“Fore!” — William S. Burroughs

“Fore!”

from

Cities of the Red Night

by

William S. Burroughs


The liberal principles embodied in the French and American revolutions and later in the liberal revolutions of 1848 had already been codified and put into practice by pirate communes a hundred years earlier. Here is a quote from Under the Black Flag by Don C. Seitz:

Captain Mission was one of the forbears of the French Revolution. He was one hundred years in advance of his time, for his career was based upon an initial desire to better adjust the affairs of mankind, which ended as is quite usual in the more liberal adjustment of his own fortunes. It is related how Captain Mission, having led his ship to victory against an English man-of-war, called a meeting of the crew. Those who wished to follow him he would welcome and treat as brothers; those who did not would be safely set ashore. One and all embraced the New Freedom. Some were for hoisting the Black Flag at once but Mission demurred, saying that they were not pirates but liberty lovers, fighting for equal rights against all nations subject to the tyranny of government, and bespoke a white flag as the more fitting emblem. The ship’s money was put in a chest to be used as common property. Clothes were now distributed to all in need and the republic of the sea was in full operation.

Mission bespoke them to live in strict harmony among themselves; that a misplaced society would adjudge them still as pirates. Self-preservation, therefore, and not a cruel disposition, compelled them to declare war on all nations who should close their ports to them. “I declare such war and at the same time recommend to you a humane and generous behavior towards your prisoners, which will appear by so much more the effects of a noble soul as we are satisfied we should not meet the same treatment should our ill fortune or want of courage give us up to their mercy.…” The Nieustadt of Amsterdam was made prize, giving up two thousand pounds and gold dust and seventeen slaves. The slaves were added to the crew and clothed in the Dutchman’s spare garments; Mission made an address denouncing slavery, holding that men who sold others like beasts proved their religion to be no more than a grimace as no man had power of liberty over another.…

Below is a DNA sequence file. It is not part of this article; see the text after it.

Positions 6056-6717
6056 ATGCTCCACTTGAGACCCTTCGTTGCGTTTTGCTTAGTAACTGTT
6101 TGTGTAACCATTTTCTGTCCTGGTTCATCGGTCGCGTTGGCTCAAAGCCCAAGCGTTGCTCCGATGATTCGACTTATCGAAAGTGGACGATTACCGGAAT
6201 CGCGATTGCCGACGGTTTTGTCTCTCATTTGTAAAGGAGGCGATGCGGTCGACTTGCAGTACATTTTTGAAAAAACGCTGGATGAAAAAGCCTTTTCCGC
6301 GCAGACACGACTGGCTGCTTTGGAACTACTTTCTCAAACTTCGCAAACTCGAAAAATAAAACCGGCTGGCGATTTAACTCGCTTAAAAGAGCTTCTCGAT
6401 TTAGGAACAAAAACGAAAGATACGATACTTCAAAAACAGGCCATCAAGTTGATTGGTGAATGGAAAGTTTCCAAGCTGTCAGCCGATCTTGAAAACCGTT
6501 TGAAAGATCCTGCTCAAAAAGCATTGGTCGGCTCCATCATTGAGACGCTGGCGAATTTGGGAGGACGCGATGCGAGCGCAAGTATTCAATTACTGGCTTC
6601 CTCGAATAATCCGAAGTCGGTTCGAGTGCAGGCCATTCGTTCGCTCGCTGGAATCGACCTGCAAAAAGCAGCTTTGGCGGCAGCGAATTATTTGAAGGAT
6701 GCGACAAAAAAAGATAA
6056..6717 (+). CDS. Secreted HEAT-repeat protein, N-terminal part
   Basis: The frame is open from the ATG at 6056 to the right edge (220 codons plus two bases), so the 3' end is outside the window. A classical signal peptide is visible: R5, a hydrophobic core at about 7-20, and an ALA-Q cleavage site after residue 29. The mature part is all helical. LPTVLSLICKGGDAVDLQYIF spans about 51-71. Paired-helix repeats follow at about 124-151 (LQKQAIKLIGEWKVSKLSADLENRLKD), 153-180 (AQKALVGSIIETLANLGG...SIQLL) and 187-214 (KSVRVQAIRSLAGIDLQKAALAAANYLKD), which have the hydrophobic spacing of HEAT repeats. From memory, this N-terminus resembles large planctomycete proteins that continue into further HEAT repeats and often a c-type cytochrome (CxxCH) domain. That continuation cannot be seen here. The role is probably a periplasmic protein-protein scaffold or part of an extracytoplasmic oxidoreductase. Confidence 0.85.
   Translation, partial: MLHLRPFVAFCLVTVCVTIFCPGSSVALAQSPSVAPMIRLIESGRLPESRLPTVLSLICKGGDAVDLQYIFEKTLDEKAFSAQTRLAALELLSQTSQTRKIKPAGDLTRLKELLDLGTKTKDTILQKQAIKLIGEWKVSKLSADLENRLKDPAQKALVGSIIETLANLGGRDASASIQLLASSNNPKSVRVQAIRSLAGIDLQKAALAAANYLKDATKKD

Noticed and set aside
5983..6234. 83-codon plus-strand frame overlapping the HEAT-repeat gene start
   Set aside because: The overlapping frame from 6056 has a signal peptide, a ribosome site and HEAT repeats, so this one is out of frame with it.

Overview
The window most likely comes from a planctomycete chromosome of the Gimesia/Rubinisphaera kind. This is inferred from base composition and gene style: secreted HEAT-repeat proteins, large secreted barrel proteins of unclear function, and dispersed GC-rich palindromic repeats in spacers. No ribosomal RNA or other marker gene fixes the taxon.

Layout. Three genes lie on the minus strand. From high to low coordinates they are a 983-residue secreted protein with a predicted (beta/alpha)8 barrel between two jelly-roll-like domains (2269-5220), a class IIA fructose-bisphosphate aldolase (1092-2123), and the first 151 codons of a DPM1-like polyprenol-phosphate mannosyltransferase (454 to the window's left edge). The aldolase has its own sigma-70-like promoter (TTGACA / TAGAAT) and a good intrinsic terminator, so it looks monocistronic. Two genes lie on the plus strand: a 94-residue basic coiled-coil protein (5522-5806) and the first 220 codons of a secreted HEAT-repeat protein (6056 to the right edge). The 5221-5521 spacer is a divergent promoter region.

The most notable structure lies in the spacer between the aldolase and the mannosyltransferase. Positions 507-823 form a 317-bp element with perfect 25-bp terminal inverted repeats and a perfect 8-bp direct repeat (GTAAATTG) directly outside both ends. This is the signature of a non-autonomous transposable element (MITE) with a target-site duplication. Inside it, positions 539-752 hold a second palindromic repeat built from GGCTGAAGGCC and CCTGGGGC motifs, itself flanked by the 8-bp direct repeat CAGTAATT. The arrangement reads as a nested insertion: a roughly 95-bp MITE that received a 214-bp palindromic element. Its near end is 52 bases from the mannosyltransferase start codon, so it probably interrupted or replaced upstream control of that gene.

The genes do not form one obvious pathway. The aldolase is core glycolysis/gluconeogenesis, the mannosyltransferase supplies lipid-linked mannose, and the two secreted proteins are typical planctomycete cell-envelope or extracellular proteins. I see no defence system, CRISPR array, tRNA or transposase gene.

Mission explored the Madagascar coast and found a bay ten leagues north of Diégo-Suarez. It was resolved to establish here the shore quarters of the Republic—erect a town, build docks, and have a place they might call their own. The colony was called Libertatia and was placed under Articles drawn up by Captain Mission. The Articles state, among other things: all decisions with regard to the colony to be submitted to vote by the colonists; the abolition of slavery for any reason including debt; the abolition of the death penalty; and freedom to follow any religious beliefs or practices without sanction or molestation. Continue reading ““Fore!” — William S. Burroughs”